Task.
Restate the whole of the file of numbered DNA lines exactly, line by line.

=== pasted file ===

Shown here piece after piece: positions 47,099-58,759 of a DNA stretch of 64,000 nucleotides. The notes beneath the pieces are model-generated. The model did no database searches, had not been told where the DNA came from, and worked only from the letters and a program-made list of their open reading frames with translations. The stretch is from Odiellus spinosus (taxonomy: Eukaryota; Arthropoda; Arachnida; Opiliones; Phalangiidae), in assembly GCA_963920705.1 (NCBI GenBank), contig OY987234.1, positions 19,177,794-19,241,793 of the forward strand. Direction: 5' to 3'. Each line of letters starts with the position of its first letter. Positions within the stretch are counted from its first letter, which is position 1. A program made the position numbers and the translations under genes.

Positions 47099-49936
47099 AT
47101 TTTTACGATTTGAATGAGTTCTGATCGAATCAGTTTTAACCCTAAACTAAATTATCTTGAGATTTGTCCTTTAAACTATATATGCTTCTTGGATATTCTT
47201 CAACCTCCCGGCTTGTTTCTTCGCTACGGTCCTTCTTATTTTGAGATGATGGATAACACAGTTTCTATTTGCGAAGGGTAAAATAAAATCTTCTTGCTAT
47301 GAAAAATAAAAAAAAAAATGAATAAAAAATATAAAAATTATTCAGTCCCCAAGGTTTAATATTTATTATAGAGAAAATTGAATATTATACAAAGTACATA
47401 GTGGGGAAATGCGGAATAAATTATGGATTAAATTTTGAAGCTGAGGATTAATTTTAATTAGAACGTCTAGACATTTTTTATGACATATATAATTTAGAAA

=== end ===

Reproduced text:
Shown here piece after piece: positions 47,099-58,759 of a DNA stretch of 64,000 nucleotides. The notes beneath the pieces are model-generated. The model did no database searches, had not been told where the DNA came from, and worked only from the letters and a program-made list of their open reading frames with translations. The stretch is from Odiellus spinosus (taxonomy: Eukaryota; Arthropoda; Arachnida; Opiliones; Phalangiidae), in assembly GCA_963920705.1 (NCBI GenBank), contig OY987234.1, positions 19,177,794-19,241,793 of the forward strand. Direction: 5' to 3'. Each line of letters starts with the position of its first letter. Positions within the stretch are counted from its first letter, which is position 1. A program made the position numbers and the translations under genes.

Positions 47099-49936
47099 AT
47101 TTTTACGATTTGAATGAGTTCTGATCGAATCAGTTTTAACCCTAAACTAAATTATCTTGAGATTTGTCCTTTAAACTATATATGCTTCTTGGATATTCTT
47201 CAACCTCCCGGCTTGTTTCTTCGCTACGGTCCTTCTTATTTTGAGATGATGGATAACACAGTTTCTATTTGCGAAGGGTAAAATAAAATCTTCTTGCTAT
47301 GAAAAATAAAAAAAAAAATGAATAAAAAATATAAAAATTATTCAGTCCCCAAGGTTTAATATTTATTATAGAGAAAATTGAATATTATACAAAGTACATA
47401 GTGGGGAAATGCGGAATAAATTATGGATTAAATTTTGAAGCTGAGGATTAATTTTAATTAGAACGTCTAGACATTTTTTATGACATATATAATTTAGAAA